Al Jazeera English's future hinges on results of US elections

So far, the Doha-based broadcaster has been unable to break into the lucrative US cable market.

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So far, the Doha-based broadcaster, whose staff of more than 1,200 in 29 bureaus gives it a reach into households in 100 countries that rivals the BBC or CNN, has been unable to break into the lucrative US cable market. But Tony Burman, the broadcaster's managing director, believes the choice the American people make today will have a direct impact on the fortunes of the international news channel.

"The prospect of an Obama victory in the US will turn on its head the whole American relationship with the rest of the world," he said. "I think historians will circle November 2008 as a new point of departure for international affairs. That's incredibly exciting and for an international news organisation like Al Jazeera, it's very important. We believe that not only Americans but people worldwide will look to this new era with great interest and curiosity, and will make international organisations like Al Jazeera even more important."

In preparation for this new, post-Bush era, the broadcaster, which was launched two years ago, has been recruiting in far-flung markets. In particular, it has been advertising for an array of positions throughout the Middle East and Asia, a move that Mr Burman called "an expression of our commitment to diversity of our staff", noting that it already had 45 nationalities represented. While the exact locations of new bureaus was still under discussion, he said the organisation was expanding.

"Al Jazeera is committed to strengthening its news coverage at a time when a lot of news organisations are cutting back, particularly cutting back their international coverage," Mr Burman said. "I think in that sense, our goal is to really fill that vacuum. I think that in January 2009 with the inauguration of a new US president, world interest in international affairs will be at a peak. We are positioning ourselves in a way that we can respond to that."

Already, the broadcaster has had some success getting through to US viewers, in spite of its blocked attempts to get cable carriage, by using a dedicated channel on YouTube. The broadcaster says 60 per cent of the channel's hits come from within the US. Two weeks ago, they spiked into the millions after Al Jazeera reporter Casey Kauffman's report on an Oct 12 Sarah Palin rally in St Clairesville, Ohio. The report featured supporters of Ms Palin, the Republican vice-presidential candidate, calling Mr Obama a "negro" and saying, "I'm afraid if he wins, the blacks will take over. He's not a Christian! This is a Christian nation! What is our country gonna end up like?"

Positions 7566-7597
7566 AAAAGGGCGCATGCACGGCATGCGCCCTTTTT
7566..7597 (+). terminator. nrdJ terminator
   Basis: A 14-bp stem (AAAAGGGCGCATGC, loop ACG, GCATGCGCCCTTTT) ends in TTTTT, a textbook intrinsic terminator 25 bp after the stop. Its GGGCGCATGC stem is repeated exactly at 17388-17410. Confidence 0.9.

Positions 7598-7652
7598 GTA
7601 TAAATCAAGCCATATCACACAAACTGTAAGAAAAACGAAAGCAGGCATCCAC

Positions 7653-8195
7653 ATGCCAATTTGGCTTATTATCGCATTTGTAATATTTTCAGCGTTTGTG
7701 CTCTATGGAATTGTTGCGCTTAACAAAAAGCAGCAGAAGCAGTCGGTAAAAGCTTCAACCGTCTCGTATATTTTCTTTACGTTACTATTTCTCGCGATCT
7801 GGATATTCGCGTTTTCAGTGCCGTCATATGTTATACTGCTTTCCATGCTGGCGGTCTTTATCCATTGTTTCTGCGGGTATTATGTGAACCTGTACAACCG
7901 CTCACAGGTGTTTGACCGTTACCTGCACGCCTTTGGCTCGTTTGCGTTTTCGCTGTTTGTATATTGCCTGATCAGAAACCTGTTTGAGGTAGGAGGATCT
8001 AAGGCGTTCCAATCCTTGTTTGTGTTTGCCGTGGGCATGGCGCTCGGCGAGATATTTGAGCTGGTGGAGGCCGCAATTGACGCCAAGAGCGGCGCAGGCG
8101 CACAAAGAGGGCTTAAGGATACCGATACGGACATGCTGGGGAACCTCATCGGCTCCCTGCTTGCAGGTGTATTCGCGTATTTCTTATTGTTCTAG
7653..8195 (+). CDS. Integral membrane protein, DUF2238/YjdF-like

It got the attention of Colbert I King, a columnist at the Washington Post, who wrote in a piece titled "A Rage No One Should Be Stoking" that "it is no accident that the English-language operation of Al-Jazeera, the Arab-language news network, tried to capture and broadcast to the Middle East, Africa and elsewhere a glimpse of America's more sinister side... Was this fodder served up by Al-Jazeera to feed anti-American sentiment overseas? To be sure. But the camera didn't lie. Did Al-Jazeera, however, record the whole truth?"

Mr Burman said he resented the notion that the report was an example of anti-Americanism, and responded in a letter to the Washington Post that Al Jazeera's international news channels, both English and Arabic, have devoted "more air time to covering this campaign than perhaps any other network" and that the overarching story that America seemed poised to elect its first black president "reflects exceptionally well on Americans and its democracy".

In his five months since taking the helm of the station, Mr Burman has grown accustomed to defending it against charges of anti-Americanism, often associated with the station because of its feisty Arabic-language sister station's choices to run Osama bin Laden videos. During the past summer, he travelled to Burlington, Vermont - one of two places in the US where the station was available on the airwaves - to defend the network against charges that it supported militants and was anti-American and anti-Israeli, the Burlington Free Press reported.

He has said he believes it is a combination of political and commercial factors that keeps the channel off the air in most of the US, a situation that will change when the administration changes. He points to the channel's ability to shape the debate about the US election from its YouTube presence alone as evidence that the American public is hungry for a news outlet that will cover territory that home-grown broadcasters, because of their own political and commercial pressures, are too cautious to touch.

"It was just good journalism," he said of Casey Kauffman's piece.